"Our competitor online [is] Facebook in some respects. Even though they don't create content, they provide it. There are a lot of new social gaming companies that are emerging and take mindshare - not from our consumer, [because they're] a different demographic. But there's the potential that some of the social games will start appealing to our consumers so we're making a lot of investments in that area." - CVG.com
Some relevant stats on the companies Activision no longer competes with online are necessary here, such as PSN's 50 million registered users, or the fact that Microsoft's Xbox Live made $600 million in a single year due to players paying so they could play Modern Warfare 2 online(delicious, delicious irony). But well done. Its really not hard to be the biggest video game producer when your not competing against other video game companies. Speaking of the merger with Vivendi, Kotick went on to say:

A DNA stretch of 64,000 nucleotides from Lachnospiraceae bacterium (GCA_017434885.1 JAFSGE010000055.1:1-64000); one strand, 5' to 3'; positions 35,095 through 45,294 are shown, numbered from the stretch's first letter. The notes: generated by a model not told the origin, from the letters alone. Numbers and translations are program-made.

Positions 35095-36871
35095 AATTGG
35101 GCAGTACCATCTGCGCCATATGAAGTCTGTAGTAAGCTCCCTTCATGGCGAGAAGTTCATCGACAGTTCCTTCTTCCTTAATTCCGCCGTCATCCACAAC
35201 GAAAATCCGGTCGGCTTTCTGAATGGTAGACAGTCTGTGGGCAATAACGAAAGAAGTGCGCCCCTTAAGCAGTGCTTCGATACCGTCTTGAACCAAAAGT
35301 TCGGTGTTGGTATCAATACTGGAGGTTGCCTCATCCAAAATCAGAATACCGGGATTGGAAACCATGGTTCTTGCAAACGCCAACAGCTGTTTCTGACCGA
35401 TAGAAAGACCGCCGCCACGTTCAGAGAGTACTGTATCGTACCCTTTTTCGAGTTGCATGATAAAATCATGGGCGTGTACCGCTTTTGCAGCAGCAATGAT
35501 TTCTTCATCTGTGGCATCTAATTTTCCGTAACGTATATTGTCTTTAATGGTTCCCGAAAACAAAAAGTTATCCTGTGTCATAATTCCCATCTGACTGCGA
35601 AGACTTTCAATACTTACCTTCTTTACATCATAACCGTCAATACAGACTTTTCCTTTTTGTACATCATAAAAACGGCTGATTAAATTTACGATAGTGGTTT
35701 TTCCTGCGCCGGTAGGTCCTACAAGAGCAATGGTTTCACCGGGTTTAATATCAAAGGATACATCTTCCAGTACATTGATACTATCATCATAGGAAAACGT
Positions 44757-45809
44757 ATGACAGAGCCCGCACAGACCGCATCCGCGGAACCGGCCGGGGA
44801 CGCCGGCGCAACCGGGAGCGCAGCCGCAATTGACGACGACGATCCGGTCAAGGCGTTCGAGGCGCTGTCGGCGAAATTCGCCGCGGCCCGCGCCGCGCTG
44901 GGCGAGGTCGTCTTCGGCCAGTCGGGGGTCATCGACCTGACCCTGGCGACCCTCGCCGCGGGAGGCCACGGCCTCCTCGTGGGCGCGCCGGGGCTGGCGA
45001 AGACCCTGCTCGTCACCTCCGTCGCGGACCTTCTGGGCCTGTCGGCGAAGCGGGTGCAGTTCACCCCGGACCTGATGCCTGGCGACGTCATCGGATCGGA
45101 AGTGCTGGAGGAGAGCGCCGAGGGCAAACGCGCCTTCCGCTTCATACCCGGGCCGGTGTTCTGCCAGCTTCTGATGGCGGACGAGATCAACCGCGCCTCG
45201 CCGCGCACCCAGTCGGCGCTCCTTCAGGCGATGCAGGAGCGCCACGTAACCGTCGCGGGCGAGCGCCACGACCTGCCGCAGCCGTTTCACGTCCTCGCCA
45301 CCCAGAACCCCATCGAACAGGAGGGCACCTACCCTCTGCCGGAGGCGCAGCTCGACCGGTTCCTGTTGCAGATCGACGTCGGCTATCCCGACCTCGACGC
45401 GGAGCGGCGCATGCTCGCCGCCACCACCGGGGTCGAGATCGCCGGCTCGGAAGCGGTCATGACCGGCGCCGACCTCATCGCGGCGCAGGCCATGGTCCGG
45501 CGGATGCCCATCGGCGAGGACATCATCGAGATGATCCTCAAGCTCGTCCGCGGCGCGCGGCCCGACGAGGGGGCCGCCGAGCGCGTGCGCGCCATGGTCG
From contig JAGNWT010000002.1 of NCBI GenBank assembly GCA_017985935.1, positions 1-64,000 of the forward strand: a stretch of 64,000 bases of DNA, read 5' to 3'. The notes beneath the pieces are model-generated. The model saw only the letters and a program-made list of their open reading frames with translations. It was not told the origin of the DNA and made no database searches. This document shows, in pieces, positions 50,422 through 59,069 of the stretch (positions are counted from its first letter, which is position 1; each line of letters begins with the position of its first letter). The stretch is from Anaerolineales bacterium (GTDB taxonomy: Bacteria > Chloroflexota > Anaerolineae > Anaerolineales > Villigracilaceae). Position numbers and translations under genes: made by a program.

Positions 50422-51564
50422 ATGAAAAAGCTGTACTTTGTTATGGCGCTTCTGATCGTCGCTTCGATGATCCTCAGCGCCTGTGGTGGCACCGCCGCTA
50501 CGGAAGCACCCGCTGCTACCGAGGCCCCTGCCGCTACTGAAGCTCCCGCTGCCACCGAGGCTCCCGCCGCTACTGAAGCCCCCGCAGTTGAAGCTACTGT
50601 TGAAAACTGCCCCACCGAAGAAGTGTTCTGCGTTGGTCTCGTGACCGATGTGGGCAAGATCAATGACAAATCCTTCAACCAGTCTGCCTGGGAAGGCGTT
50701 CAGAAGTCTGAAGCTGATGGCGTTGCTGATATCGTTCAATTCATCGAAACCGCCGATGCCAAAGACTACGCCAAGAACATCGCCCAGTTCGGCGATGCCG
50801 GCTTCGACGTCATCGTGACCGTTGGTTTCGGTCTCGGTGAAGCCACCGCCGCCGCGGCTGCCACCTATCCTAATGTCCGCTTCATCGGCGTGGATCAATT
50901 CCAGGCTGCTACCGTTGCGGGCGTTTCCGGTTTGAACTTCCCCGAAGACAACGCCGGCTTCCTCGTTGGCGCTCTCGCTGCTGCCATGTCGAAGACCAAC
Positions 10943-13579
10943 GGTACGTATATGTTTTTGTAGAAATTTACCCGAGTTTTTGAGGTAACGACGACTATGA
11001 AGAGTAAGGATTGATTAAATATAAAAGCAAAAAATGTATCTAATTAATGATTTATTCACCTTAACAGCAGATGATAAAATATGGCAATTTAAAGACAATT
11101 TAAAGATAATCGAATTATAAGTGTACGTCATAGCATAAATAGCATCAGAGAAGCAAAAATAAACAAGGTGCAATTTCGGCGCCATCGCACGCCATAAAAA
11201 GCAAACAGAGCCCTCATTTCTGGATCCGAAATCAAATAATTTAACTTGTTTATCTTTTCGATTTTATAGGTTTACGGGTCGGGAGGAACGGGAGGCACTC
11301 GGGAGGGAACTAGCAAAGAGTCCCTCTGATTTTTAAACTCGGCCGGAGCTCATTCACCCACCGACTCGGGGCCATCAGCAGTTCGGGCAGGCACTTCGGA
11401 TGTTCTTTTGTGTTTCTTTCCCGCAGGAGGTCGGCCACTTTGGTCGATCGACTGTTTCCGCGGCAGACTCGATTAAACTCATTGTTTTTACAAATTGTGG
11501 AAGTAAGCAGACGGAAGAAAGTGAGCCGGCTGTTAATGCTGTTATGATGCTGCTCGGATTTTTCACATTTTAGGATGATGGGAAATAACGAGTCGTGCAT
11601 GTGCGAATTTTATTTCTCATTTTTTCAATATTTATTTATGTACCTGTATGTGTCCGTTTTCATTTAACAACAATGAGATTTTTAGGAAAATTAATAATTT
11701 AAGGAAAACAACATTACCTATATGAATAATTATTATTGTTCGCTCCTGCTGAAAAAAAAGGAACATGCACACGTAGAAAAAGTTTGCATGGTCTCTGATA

"There [was] so much built-up expertise at Blizzard when we did this merger - that we're now applying to Call Of Duty, Tony Hawk, Guitar Hero - that we otherwise wouldn't have had access to. That puts us in a much better position than many of the very console-dependant companies we used to compete against." - CVG.com
Never mind that the whole Activision vs.Infinity Ward, the studio behind the Modern Warfare franchise, or the recent flop of a Tony Hawk game(no offense Mr. Hawk, they screwed you royal), or even that Guitar Hero is in its fifth iteration. Considering any game they release not solely on PC just feeds their rival companies(the ones there not competing against, don't forget), Activision can't seem to win for loosing.